President’s Letter: July 2020
I have experienced many news moments in the last few months that feel nothing short of surreal. The video of George Floyd’s horrifying death has been playing over and over in my head since May. The images of protesters being beaten by Federal troops in the recent days and weeks just won’t let up. And since last week, I haven’t been able to let go of the sight of John Lewis’s coffin on the steps of the Capitol, as hundreds of people stand in the 100-degree heat to pay their respects.
I am sure I am not alone in feeling overwhelmed by the sheer deluge of crises that seem to be upon us lately. This week, I reminded myself that we cannot give into fatigue or allow ourselves to become numb to stories that might seem easier to simply skim past. One such story this summer is the quiet elimination a fundamental tool that we rely on in our work.
In mid-June, Donald Trump did something unthinkable. (I know the list that leaps to mind may be too long to pinpoint what I am referring to.) He rolled back key provisions of NEPA. He issued an Executive Order to temporarily lift the requirements of this foundational environmental law. With these innocuous words “the Council on Environmental Quality has provided appropriate flexibility to agencies for complying with the National Environmental Policy Act (NEPA), 42 U.S.C. 4321 et seq., in emergency situations,” major energy, transportation civil projects and delivery of “infrastructure on federal lands” and other projects were freed from the perceived regulatory burden of not just NEPA but the Endangered Species Act and the Clean Water Act.
This was a preemptive act because the process of a deeper dismantling of NEPA was taking too long. (See MAS comments on this proposed rulemaking here.) And why waste a good crisis? COVID-19 and the associated economic downturn has allowed the President to justify temporarily neutering a set of laws that have worked to protect the health of Americans for decades. This is this administration’s evil genius: with our eyes averted by a global pandemic, whoops, they undermine some of the only tools that the public has for understanding and influencing projects that could have long-term detrimental effects on the environment.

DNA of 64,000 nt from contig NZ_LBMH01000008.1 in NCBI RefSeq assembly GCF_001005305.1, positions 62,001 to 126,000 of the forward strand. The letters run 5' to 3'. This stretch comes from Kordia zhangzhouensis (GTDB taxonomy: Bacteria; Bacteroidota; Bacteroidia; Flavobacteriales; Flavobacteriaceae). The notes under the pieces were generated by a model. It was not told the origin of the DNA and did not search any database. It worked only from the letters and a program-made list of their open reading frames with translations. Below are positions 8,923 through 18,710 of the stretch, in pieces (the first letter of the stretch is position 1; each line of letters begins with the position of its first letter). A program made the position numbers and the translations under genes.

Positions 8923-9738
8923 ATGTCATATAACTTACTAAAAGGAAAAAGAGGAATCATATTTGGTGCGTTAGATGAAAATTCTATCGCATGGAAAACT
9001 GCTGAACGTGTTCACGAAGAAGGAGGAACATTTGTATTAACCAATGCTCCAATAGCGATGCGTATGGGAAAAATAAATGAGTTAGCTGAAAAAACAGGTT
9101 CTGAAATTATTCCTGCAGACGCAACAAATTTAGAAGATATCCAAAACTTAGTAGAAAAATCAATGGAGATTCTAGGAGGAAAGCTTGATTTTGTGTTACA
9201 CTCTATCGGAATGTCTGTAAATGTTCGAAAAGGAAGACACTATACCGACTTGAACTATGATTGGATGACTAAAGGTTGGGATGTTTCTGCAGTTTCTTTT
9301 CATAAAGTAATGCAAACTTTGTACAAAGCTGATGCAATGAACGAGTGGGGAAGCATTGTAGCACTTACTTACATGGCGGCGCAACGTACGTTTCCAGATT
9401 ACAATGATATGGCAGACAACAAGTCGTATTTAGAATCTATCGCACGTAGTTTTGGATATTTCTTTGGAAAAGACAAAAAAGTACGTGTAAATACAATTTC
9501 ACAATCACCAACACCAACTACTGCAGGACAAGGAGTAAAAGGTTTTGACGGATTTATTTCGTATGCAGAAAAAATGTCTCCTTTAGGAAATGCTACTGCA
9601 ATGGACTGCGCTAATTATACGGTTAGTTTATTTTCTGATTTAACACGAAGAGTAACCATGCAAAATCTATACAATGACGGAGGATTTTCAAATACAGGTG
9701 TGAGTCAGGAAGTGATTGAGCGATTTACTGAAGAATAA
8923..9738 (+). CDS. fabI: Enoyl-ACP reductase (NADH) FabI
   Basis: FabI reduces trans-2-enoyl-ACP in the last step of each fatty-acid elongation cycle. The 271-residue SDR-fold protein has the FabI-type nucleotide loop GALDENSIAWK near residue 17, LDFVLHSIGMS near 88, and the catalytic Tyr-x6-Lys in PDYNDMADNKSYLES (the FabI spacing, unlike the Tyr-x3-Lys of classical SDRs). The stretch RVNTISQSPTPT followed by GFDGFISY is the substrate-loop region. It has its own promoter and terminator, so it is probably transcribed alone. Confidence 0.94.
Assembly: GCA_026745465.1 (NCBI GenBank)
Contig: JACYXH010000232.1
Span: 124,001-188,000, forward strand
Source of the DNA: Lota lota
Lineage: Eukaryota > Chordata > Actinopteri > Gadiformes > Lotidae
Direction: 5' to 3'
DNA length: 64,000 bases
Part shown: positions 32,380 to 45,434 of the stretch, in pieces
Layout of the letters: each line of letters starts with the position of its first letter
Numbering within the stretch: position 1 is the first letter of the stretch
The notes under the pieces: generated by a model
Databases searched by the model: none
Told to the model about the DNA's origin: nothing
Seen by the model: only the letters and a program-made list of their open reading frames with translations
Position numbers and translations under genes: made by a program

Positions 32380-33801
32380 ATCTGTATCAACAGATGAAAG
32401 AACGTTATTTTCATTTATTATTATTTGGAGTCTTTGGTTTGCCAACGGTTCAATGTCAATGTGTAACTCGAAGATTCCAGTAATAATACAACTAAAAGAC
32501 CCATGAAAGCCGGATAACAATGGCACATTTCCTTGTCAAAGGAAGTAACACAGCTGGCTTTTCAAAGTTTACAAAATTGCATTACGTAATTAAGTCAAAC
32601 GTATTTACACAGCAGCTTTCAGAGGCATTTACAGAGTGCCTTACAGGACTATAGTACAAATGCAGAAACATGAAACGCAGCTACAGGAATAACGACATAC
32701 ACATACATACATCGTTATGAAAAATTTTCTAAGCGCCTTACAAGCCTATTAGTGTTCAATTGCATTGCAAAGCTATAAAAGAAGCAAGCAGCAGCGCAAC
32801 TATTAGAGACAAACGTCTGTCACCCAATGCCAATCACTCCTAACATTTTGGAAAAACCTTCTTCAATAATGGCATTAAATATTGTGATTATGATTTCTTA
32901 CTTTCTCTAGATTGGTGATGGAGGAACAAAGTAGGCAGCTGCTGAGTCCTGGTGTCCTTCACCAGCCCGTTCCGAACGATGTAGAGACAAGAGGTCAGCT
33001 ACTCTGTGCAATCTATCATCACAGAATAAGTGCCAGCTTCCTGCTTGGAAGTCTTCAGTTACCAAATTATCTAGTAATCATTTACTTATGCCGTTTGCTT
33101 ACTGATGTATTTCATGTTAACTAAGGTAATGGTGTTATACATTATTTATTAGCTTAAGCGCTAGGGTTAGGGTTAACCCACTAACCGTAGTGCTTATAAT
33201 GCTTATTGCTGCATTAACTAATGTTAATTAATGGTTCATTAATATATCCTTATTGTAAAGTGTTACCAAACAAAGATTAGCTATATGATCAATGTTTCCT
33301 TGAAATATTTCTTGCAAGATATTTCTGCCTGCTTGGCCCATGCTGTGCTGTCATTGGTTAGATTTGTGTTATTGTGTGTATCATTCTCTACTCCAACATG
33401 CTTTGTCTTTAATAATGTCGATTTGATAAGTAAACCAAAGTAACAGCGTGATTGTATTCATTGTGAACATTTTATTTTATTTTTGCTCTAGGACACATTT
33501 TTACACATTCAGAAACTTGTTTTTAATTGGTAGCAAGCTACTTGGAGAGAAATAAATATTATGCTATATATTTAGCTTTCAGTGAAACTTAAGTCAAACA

Let me be clear, NEPA in particular, is a blunt and imperfect tool but its enactment laid the groundwork for instruments for environmental review that have evolved from it including New York State Environmental Quality Act (SEQA) and New York City’s Environmental Quality Review (CEQR.) Our more local tools are flawed themselves, of course. However, their legal underpinning flows from NEPA. If NEPA is permanently altered, the results of cascading legal authority may be in question.
Undermining a tool for the public disclosure of health and environmental consequences—no matter how cumbersome—is an unmistakable move to disenfranchise and silence the public. Let’s not fool ourselves into believing this isn’t the latest in the campaign to shut down the voices of neighborhoods and communities trying to fight back against the powerful.
All of this has caused me once again to think about the relationship between protest and advocacy. I know that it is hard not to be bone-achingly tired right now. It is hard to muster the energy to address another political turn that is unthinkable. But here we are. And for all of us who want the ability to object to the projects that seek to harm, we must take up our pens, our checkbooks and sharpen our advocacy tools to fight another day. We must protest not just for the fundamental constitutional rights of every American, but also for the ways these rights give us a voice in the decisions that will last our lifetimes and beyond.
Thanks for all your support.
President, Municipal Art Society of New York